Keelin Godsey was a National Collegiate Athletic Association champion hammer thrower and won All-America honors in hammer, weight and discus, while on the Bates College track team. The women's team, to be exact -- although Keelin identifies as a man.
Godsey graduated in 2006. From the time he was a freshman, and started to achieve athletic success, he also wanted to transition from being a woman to a man, but he was terrified of doing so -- in part because of fear of letting down the team. During his senior year, he started identifying as a man, began the process of changing his first name (which used to be a woman's name) and started having his teammates and others refer to him with male pronouns. He took no gender-transition medications, nor did he have any surgery -- and he continued to win for the women's team.
At Bates, coaches, faculty members and team members were enormously supportive, Godsey said in an interview Monday. But when he started the process, and in the years before he did so, he had no idea how he would be treated, and whether his spot on the team would be endangered by his identity. Godsey is one of the examples in a report, "On the Team," issued Monday by several advocacy groups that believe athletes like Godsey shouldn't have to worry about losing spots on the team. The report calls for a new national standard on when transgender athletes of various types should have the option of playing on men's teams, women's teams or either.
The NCAA is currently studying the issue -- and has had the policy of leaving decisions up to individual colleges, meaning that no national standard exists today. While NCAA rules about men's and women's teams were developed without a sense of a growing transgender population, the issue is starting to surface in college sports. The NCAA reports that its national office has received 30 inquiries in the last two years about how colleges should deal with transgender athletes. Those numbers could increase, given that more people than in the past are identifying themselves as transgender, more are doing so at younger ages than in the past, and a growing number of colleges have anti-bias policies that cover gender identity.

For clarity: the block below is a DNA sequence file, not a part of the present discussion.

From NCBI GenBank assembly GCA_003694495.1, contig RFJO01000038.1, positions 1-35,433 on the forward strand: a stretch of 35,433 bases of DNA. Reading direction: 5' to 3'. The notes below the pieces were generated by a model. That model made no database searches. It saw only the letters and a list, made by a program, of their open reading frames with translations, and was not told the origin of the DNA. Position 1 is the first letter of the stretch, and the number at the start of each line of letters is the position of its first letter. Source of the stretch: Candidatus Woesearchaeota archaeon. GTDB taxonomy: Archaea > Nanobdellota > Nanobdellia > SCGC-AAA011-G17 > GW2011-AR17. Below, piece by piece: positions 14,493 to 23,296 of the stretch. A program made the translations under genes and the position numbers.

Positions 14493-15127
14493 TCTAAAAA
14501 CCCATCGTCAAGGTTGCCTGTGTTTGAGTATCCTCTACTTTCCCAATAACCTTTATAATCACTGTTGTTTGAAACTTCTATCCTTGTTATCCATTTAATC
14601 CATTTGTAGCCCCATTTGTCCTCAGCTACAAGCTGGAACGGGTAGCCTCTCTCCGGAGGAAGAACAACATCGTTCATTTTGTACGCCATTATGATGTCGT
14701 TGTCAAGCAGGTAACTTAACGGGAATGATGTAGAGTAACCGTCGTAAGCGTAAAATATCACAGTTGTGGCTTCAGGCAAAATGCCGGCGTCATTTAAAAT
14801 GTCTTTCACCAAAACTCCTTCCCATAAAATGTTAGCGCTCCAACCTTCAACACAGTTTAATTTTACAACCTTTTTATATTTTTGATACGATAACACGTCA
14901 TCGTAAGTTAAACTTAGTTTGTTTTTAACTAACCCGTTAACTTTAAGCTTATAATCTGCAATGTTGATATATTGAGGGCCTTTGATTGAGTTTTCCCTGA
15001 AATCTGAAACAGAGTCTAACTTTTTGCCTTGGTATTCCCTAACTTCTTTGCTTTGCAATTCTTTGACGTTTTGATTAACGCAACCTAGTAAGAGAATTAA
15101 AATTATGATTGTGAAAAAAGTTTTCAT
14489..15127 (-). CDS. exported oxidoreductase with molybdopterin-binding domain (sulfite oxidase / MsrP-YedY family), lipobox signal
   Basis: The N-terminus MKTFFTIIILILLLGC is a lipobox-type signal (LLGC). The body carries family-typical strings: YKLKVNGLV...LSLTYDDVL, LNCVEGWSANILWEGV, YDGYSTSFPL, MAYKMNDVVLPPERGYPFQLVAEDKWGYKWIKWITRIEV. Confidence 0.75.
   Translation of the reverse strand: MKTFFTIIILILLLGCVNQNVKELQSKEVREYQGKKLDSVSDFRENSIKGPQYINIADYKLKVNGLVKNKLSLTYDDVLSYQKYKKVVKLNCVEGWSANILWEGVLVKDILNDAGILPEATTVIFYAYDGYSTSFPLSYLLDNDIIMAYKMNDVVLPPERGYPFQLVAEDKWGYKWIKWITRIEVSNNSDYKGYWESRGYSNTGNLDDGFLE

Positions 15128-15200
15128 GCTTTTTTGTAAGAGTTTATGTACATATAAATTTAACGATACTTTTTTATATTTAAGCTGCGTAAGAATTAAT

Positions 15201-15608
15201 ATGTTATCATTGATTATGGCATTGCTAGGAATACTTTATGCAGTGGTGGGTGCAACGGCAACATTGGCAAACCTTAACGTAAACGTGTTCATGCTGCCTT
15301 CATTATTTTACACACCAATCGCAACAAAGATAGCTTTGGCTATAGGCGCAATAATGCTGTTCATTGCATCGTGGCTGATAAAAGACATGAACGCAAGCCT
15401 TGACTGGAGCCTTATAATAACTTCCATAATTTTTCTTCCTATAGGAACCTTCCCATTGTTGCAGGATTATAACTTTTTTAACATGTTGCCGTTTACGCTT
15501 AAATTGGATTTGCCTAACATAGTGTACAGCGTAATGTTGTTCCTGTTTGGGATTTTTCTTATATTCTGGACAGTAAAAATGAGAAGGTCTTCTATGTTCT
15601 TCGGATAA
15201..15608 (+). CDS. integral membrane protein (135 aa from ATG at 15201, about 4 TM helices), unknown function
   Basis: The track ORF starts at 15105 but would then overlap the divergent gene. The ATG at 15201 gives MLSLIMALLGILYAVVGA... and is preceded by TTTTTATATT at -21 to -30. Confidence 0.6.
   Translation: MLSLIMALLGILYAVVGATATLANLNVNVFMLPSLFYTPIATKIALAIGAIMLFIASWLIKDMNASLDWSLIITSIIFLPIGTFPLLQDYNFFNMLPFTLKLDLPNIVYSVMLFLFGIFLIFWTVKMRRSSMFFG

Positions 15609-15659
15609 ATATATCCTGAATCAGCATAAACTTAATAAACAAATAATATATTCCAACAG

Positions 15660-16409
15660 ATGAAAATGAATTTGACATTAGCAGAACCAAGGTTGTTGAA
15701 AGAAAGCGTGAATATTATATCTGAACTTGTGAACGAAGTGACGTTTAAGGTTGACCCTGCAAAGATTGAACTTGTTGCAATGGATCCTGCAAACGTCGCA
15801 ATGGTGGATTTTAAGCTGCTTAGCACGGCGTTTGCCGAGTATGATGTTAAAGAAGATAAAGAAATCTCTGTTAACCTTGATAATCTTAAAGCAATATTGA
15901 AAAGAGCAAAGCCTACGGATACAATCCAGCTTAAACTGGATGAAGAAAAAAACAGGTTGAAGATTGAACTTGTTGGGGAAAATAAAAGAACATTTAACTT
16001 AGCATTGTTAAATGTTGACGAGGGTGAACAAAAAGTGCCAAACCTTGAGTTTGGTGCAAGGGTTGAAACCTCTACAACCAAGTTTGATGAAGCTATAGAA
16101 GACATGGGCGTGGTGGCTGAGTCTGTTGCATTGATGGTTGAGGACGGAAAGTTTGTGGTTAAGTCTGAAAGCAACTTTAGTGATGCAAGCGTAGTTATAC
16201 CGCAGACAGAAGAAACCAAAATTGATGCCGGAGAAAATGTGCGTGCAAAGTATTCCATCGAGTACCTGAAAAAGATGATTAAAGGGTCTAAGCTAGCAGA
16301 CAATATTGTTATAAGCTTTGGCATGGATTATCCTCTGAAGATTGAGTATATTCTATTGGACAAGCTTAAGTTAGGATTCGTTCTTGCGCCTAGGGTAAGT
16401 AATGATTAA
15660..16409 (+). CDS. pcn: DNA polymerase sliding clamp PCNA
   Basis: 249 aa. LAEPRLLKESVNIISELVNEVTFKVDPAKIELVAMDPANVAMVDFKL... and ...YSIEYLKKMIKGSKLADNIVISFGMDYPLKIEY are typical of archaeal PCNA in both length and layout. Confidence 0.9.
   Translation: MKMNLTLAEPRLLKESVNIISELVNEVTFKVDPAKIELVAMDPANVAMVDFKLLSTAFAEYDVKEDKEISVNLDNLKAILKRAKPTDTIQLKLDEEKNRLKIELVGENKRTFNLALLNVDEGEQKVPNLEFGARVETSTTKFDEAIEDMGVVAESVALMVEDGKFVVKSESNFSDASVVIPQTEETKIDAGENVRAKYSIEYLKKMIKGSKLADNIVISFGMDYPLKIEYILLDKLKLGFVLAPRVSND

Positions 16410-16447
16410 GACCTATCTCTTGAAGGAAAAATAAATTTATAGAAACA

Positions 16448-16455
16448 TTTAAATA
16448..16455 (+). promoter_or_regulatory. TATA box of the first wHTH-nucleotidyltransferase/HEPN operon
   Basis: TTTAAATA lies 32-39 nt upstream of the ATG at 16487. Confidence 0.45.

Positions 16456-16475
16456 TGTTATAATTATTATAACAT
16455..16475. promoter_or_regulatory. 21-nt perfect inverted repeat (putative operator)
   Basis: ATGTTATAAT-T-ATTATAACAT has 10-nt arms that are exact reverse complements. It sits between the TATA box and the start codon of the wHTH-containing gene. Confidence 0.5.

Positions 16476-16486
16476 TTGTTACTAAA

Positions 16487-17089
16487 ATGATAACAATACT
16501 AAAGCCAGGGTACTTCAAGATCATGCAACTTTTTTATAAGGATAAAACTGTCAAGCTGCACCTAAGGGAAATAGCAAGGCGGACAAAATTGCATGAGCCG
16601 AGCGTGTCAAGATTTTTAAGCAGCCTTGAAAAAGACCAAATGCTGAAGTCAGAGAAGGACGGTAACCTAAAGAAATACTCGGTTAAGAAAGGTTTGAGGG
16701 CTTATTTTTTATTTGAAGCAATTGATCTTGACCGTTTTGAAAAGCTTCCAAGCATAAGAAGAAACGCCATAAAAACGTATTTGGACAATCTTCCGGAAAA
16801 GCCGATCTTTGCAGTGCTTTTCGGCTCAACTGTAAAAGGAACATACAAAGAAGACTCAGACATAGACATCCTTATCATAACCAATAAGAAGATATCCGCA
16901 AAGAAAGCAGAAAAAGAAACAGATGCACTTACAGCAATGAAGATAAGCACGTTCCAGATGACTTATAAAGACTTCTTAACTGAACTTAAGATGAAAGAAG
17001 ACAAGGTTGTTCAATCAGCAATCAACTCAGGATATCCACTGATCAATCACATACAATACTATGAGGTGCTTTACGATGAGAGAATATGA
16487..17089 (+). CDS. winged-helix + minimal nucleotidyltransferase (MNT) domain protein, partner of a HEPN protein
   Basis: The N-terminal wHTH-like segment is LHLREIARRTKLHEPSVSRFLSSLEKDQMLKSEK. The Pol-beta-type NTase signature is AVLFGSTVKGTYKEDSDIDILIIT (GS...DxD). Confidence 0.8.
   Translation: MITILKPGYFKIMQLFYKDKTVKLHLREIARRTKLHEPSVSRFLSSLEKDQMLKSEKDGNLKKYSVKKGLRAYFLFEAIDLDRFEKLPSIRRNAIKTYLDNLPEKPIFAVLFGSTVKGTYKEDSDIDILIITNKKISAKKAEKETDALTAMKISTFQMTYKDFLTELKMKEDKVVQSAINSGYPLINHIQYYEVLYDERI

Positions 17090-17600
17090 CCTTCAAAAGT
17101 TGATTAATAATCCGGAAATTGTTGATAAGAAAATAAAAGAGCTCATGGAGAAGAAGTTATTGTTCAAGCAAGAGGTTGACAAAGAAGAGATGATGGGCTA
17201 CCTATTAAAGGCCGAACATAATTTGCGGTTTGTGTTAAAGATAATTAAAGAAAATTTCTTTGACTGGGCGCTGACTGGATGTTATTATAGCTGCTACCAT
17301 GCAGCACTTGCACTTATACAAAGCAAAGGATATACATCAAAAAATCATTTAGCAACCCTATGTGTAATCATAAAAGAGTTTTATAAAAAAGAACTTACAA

The report argues that in this environment, the lack of a national standard is unfair both to transgender students and to all athletes. The response by Bates was consistent with the guidelines in the new report, but Godsey said that this should be the norm, not the exception. "This is a really important issue," said Godsey. "We need to allow people to compete and be themselves at the same time, and to do that, you need to know that the coach will know what to do, and the athletic director will know what to do."
The report divides its recommendations for colleges into two categories of transgender students: those who are undergoing hormone treatments and those who are not. (And the report notes that many people who identify as transgender do not take medical steps.)
For those undergoing hormone treatments, the report recommends that a male-to-female transgender athlete should be able to participate on men's teams, but should complete one year of hormone treatments before competing on a women's team. The report recommends that a female-to-male transgender athlete, who is taking prescribed testosterone, should be allowed to compete on men's teams, but must seek an exemption to NCAA rules barring the use of testosterone.